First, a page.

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I am trying to obtain the two tangent lines to an ellipse passing through a certain point. I found some similar questions but none that I could find used the ellipse equation $Ax^2 + Bxy + Cy^2 + Dx + Ey + F$.

Looking at the below example, I want to obtain the two points E and F where the ellipse and the point D are known. How am I able to calculate those tangent lines (or points) for a rotated ellipse?

enter image description here

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Translate the plane so that $D$ comes to the origin. The conic equation becomes

$$A(x-x_D)^2+B(x-x_D)(y-y_D)+C(y-y_D)^2+D(x-x_D)+E(y-y_D)+F=0$$

and you can compute the new coefficients.

Now assume that the equation of the tangent is

$$y=mx$$ and you get the condition

$$(cm^2+bm+a)x^2+(em+d)x+f=0.$$

We have tangency when this equation has a double root, i.e.

$$(em+d)^2-4f(cm^2+bm+a)=0.$$

This gives us the solutions

$$m=\frac{\pm\sqrt{(e^2-4cf) (4af-d^2)+(de-2 bf)^2}+2bf-de}{e^2-4cf}.$$

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  • $\begingroup$ Ended up using this. Thanks! $\endgroup$ – Stan Jul 9 at 9:20
  • $\begingroup$ @Stan: glad to know. Not my favorite approach though, as it is not isotropic (and fails for vertical tangents). $\endgroup$ – Yves Daoust Jul 9 at 10:27
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  1. Purely algebraic approach: from equation of ellipse $f(x,y)=0$ and equation of line $(y-y_0)=\alpha(x-x_0)$, you can get an quadratic equation: $$ \frac{y-y_0}{x-x_0}=-\frac{f'_x}{f'_y} $$ which is the equation of ellipse (which is the same as given one, but scaled and shifted). From this, you can find its intersection with the given ellipse.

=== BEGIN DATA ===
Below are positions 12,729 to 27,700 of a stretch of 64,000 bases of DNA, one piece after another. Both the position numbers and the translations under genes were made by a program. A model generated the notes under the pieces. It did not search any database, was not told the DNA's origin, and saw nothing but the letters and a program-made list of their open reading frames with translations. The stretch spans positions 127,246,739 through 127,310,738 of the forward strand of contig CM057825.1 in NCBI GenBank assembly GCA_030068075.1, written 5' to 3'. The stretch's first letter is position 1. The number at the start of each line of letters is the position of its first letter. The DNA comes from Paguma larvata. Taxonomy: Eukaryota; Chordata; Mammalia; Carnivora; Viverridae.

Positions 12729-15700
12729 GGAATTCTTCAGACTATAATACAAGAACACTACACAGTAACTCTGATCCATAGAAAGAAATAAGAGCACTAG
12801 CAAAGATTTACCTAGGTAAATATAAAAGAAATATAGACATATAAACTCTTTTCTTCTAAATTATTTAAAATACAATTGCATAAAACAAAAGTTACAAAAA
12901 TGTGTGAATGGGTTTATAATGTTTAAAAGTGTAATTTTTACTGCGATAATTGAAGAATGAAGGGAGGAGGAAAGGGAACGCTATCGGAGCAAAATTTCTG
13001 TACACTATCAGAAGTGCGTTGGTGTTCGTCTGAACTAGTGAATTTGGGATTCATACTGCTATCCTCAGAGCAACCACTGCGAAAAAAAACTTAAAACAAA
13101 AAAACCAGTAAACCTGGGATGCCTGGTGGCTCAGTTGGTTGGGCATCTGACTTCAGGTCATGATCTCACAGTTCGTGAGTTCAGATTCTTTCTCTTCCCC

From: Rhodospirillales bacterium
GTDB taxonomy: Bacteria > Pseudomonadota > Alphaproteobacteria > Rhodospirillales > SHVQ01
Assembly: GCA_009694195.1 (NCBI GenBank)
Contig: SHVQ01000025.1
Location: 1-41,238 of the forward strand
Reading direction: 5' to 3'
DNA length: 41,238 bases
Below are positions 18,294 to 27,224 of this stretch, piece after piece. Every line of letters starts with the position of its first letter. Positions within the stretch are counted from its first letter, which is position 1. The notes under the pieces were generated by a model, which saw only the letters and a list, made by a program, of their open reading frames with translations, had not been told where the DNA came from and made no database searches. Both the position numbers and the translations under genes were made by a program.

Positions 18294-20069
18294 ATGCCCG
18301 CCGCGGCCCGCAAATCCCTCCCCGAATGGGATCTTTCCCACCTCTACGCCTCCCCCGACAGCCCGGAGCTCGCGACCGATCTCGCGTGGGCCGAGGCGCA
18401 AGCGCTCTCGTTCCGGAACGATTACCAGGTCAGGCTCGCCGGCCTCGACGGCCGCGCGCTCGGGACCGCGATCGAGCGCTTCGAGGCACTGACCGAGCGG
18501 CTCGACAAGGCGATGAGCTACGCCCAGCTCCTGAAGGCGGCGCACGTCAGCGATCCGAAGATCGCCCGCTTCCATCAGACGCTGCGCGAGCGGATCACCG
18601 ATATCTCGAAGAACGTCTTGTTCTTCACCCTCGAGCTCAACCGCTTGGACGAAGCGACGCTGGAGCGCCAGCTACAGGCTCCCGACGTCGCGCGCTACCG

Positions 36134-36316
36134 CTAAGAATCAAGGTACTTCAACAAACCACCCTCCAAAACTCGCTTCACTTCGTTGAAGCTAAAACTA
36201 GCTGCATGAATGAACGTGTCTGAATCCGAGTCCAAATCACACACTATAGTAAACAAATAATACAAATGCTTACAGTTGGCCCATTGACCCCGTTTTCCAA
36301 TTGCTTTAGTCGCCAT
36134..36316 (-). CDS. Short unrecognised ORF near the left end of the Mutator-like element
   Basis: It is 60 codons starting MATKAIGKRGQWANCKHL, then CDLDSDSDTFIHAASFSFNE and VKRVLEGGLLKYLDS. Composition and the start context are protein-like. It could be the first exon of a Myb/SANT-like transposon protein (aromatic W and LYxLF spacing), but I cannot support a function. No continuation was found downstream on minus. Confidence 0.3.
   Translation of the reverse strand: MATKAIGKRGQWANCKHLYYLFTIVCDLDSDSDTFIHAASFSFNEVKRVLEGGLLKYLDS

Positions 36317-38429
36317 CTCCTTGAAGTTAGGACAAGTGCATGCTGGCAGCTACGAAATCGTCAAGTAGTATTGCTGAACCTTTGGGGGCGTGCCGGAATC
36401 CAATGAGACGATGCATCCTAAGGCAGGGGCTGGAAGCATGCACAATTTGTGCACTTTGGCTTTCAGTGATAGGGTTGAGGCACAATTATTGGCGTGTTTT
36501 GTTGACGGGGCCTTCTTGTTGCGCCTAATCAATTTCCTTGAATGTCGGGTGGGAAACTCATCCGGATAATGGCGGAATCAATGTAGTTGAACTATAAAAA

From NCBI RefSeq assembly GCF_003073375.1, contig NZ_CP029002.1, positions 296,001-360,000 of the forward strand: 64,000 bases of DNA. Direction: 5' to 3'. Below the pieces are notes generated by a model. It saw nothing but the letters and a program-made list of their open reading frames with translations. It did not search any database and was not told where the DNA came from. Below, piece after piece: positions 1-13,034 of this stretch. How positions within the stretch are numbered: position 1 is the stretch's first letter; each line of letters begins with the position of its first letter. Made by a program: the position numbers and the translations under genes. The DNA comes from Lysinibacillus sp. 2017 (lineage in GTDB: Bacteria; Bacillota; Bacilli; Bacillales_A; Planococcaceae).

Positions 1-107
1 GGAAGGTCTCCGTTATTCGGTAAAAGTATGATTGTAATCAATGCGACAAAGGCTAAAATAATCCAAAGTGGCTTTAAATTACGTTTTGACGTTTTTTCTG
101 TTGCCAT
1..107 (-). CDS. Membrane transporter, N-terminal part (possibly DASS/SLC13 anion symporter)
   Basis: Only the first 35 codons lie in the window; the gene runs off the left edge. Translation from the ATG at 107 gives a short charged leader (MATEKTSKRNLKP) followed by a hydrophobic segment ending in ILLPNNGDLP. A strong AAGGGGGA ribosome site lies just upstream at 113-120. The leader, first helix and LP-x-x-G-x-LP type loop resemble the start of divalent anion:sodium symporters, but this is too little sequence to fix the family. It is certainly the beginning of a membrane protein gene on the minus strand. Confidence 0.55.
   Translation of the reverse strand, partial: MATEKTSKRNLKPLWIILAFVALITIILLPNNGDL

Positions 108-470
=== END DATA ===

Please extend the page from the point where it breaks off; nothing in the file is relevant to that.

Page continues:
2. A better approach. You find canonical parameters of ellipse and thus the affine transformation to transform it to unit circle. You apply this transformation to point $D\to D'$ and find its tangent points $E'$ and $F'$ onto unit circle with simple geometry. Inverse transformation will give you points $E$ and $F$, since affine transformation doesn't change the tangency property.

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Joachimsthal's Notations

  • $s_{ij}=Ax_i x_j+B\left( \dfrac{x_i y_j+x_j y_i}{2} \right)+C y_i y_j+D\left( \dfrac{x_i+x_j}{2} \right)+E\left( \dfrac{y_i+y_j}{2} \right)+F$

  • $s_{i}=Ax_i x+B\left( \dfrac{y_i x+x_i y}{2} \right)+C y_i y+D\left( \dfrac{x+x_i}{2} \right)+E\left( \dfrac{y+y_i}{2} \right)+F$

  • $s=Ax^2+Bxy+C y^2+Dx+Ey+F$

Tangent pairs through $P(x_1,y_1)$:

$$s_1^2=s_{11} s$$

See the proofs here and another answer of mine here.

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